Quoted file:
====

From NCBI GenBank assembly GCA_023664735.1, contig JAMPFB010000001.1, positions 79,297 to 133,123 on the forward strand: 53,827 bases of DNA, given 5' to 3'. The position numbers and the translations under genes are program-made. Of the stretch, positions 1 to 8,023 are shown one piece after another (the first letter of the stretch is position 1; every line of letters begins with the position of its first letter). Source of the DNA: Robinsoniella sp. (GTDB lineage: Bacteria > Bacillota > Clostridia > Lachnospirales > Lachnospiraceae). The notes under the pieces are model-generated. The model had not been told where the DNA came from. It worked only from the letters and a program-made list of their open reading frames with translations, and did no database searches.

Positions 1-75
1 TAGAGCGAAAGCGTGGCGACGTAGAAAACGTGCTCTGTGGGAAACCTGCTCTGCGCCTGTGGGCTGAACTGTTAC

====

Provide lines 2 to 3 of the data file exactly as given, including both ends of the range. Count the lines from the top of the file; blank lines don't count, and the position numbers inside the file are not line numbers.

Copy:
Positions 1-75
1 TAGAGCGAAAGCGTGGCGACGTAGAAAACGTGCTCTGTGGGAAACCTGCTCTGCGCCTGTGGGCTGAACTGTTAC